Top Banner

Click here to load reader

mass spectrometry

Nov 18, 2014




MASS SPECTROMETRYINTRODUCTIONMass Spectrometer (MS) is a kind of machine which uses an analytical technique to measure the mass-to charge ratio of ions. This analytical technique is also known as Mass spectrometry. And an ion is an atom or group of atoms which have lost or gained one or more electrons, making them negatively or positively charged. Mass spectrometry is an important emerging method for the characterization of proteins. The two primary methods for ionization of whole proteins are electrospray ionization (ESI) and matrix-assisted laser desorption/ionization (MALDI). As it is an important tool in proteomics, it is essential to understand not only the results, but also the principles of Mass Spectrometer. This report is devoting to provide a simple but clear explanation to the principles of Mass Spectrometer. DEFINITION: Mass spectrometry (MS) is an analytical technique for the determination of the elemental composition of a sample or molecule. It is also used for elucidating the chemical structures of molecules, such as peptides and other chemical compounds. The MS principle consists of ionizing chemical compounds to generate charged molecules or molecule fragments and measurement of their mass-to-charge ratios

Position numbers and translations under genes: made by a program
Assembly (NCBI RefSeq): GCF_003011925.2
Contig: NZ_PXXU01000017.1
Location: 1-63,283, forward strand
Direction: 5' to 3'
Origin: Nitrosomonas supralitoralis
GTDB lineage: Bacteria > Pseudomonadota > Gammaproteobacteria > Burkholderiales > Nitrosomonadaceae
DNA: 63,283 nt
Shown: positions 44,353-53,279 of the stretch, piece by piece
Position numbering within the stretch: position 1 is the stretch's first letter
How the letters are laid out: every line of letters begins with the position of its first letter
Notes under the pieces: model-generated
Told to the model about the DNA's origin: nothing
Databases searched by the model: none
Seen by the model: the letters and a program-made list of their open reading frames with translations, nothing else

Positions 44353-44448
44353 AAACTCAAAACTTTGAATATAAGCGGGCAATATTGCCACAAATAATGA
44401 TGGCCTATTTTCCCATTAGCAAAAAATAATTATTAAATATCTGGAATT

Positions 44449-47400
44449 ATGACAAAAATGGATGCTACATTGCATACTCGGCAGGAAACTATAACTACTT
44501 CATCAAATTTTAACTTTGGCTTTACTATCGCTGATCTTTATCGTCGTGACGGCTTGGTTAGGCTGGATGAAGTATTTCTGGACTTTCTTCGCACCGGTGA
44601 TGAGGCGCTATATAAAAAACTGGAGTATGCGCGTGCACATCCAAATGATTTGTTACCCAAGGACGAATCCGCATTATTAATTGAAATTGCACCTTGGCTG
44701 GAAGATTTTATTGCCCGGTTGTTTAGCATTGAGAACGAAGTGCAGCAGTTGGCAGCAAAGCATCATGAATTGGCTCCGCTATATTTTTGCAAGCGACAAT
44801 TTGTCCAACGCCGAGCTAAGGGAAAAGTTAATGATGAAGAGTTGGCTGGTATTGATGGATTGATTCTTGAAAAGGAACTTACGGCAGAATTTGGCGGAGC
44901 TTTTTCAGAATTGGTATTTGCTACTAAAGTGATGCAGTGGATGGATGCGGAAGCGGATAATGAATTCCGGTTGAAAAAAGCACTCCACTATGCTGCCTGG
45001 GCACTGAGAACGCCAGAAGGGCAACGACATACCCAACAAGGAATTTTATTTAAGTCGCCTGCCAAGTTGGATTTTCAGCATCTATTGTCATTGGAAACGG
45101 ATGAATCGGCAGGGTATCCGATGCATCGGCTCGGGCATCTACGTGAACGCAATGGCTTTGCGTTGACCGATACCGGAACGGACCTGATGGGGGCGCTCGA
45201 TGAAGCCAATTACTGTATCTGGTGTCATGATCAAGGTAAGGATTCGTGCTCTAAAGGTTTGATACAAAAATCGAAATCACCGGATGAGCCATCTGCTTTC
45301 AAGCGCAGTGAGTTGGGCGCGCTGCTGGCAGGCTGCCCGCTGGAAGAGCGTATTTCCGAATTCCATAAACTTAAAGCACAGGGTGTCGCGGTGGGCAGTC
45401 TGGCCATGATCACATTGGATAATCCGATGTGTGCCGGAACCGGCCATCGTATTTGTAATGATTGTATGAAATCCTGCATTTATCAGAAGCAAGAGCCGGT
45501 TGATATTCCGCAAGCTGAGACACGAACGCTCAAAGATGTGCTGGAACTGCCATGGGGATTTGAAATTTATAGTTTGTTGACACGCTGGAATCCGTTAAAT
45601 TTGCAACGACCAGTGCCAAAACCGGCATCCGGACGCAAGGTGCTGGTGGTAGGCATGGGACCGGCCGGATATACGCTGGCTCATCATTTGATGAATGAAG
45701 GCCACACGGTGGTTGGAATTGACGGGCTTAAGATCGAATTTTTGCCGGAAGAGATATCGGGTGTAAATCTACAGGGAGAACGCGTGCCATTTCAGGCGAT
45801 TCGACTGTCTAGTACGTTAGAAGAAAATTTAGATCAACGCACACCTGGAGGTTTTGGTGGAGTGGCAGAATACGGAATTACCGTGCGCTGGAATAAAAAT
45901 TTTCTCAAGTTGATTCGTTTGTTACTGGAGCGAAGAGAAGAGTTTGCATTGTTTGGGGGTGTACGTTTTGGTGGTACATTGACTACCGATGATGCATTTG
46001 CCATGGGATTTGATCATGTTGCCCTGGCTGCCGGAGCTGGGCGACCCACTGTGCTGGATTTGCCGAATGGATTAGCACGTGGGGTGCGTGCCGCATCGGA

PRINCIPLE:In a typical MS procedure: 1. a sample is loaded onto the MS instrument, and 2. the components of the sample are ionized by one of a variety of methods (e.g., by impacting them with an electron beam), which results in the formation of charged particles (ions) 3. directing the ions into an electric and/or magnetic field 4. computation of the mass-to-charge ratio of the particles based on the details of motion of the ions as they transit through electromagnetic fields, and 5. Detection of the ions, which in step 4 were sorted according to m/z.